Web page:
ST. LOUIS (KMOX) – The St. Louis City branch of the NAACP will dedicate a bronze statue to civil rights icon Frankie Muse Freeman in Kiener Plaza this afternoon.

Although she earned her law degree in 1947, Freeman could not find a firm to hire her so she went into private practice. She was the lead attorney for the landmark NAACP case against the St. Louis housing authority, which ended legal racial discrimination in public housing in the city in 1954. In 1964, Freeman became the first woman to be appointed to the United States Commission on Civil Rights by President Lyndon Johnson.

In an interview about courage last year, Freeman recalled a time when she wasn’t courageous but in her words, ‘might have been out of her mind’. In 1965, four churches had been burned near Jackson Mississippi, the site of one of the civil rights hearings, and Freeman wanted to investigate.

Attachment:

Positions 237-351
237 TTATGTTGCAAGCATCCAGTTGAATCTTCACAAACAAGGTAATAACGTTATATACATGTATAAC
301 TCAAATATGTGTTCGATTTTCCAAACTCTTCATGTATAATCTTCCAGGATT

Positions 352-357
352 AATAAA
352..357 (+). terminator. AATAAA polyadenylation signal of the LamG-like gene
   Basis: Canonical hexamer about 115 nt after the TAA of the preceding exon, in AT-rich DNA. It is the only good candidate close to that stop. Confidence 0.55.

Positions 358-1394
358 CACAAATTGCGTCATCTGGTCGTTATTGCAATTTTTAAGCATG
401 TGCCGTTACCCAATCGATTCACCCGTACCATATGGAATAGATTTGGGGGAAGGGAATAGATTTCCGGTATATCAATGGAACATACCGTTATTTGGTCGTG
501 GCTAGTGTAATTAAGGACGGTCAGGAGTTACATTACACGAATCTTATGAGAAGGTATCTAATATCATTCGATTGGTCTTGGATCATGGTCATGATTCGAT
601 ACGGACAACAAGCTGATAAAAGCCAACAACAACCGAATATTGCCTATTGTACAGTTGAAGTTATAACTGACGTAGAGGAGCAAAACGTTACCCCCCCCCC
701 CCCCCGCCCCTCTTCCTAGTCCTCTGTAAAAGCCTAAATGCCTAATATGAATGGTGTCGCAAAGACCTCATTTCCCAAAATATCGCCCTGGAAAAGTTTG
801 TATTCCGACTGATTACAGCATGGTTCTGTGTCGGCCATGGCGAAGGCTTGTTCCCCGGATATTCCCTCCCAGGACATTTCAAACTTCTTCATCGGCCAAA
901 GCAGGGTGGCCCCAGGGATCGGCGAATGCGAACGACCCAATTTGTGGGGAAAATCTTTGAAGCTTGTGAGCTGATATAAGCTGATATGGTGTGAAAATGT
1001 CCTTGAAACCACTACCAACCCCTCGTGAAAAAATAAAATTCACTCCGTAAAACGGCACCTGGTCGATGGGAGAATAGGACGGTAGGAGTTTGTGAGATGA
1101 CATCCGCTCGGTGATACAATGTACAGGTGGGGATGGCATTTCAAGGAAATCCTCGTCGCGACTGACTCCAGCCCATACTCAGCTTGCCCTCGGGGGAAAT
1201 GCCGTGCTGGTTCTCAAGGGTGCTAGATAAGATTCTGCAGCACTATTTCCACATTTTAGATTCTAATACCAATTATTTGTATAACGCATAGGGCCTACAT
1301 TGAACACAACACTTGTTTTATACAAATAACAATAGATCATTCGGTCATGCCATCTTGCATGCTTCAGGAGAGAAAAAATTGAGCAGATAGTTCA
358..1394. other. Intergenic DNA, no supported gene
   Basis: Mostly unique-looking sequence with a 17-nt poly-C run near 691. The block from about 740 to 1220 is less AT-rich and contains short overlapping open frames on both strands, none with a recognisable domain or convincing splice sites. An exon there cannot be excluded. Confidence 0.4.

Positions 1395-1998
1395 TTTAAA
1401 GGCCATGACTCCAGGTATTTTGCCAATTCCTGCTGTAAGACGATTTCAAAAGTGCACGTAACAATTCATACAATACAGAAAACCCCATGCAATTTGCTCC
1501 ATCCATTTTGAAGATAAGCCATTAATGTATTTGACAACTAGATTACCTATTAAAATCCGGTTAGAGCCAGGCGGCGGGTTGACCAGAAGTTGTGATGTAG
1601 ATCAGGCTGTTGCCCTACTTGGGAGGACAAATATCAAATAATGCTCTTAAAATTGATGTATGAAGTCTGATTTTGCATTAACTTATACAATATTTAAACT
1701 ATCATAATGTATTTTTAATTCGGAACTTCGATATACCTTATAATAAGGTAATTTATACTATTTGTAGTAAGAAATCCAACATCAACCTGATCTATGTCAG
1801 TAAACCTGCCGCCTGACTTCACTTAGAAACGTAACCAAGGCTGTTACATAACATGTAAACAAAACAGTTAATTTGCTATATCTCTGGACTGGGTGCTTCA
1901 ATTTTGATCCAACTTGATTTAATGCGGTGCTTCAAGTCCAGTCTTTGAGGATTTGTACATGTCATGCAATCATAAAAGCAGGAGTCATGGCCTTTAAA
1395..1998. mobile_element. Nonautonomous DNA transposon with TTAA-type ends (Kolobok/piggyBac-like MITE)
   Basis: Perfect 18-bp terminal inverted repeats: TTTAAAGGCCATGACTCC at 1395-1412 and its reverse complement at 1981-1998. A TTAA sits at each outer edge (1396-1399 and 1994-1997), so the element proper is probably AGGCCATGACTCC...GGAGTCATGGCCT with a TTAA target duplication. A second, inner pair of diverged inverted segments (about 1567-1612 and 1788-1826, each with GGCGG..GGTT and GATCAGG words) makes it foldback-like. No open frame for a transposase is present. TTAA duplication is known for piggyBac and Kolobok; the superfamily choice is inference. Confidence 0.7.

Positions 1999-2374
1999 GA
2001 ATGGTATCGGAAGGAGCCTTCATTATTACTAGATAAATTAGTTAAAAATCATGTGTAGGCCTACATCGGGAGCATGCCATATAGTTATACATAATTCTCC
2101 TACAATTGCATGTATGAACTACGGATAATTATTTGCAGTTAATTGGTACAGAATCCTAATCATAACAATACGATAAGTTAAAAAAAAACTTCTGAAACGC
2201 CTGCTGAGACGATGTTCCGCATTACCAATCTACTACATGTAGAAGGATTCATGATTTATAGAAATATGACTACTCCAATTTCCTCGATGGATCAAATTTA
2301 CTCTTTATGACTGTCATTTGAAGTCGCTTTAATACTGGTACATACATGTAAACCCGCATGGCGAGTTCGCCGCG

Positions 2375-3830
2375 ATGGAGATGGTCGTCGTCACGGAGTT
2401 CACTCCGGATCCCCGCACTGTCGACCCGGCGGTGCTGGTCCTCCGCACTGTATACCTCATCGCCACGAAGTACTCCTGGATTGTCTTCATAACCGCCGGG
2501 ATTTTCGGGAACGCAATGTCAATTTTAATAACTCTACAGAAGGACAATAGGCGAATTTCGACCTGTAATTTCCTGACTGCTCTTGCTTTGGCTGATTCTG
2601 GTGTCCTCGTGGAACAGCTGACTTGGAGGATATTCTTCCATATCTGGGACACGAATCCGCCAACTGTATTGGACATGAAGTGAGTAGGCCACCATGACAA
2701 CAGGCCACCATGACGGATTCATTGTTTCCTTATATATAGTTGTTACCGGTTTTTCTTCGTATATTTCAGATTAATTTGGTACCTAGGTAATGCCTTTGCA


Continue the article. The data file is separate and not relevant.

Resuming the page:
“I want to see, because I can’t believe that anybody would burn churches. And they said, ‘oh no, you can’t do that,” she recalls.

The next morning, she and the dean of the Harvard Law School, also a member of the commission, were taken to see it. From then on she says all hearings in the south included time for the members to see the conditions of the communities they were visiting before hearings began.

Over two dozen individuals and foundations came together to donate $25,000 each for Freeman’s statue. Freeman will turn 101 this Friday.

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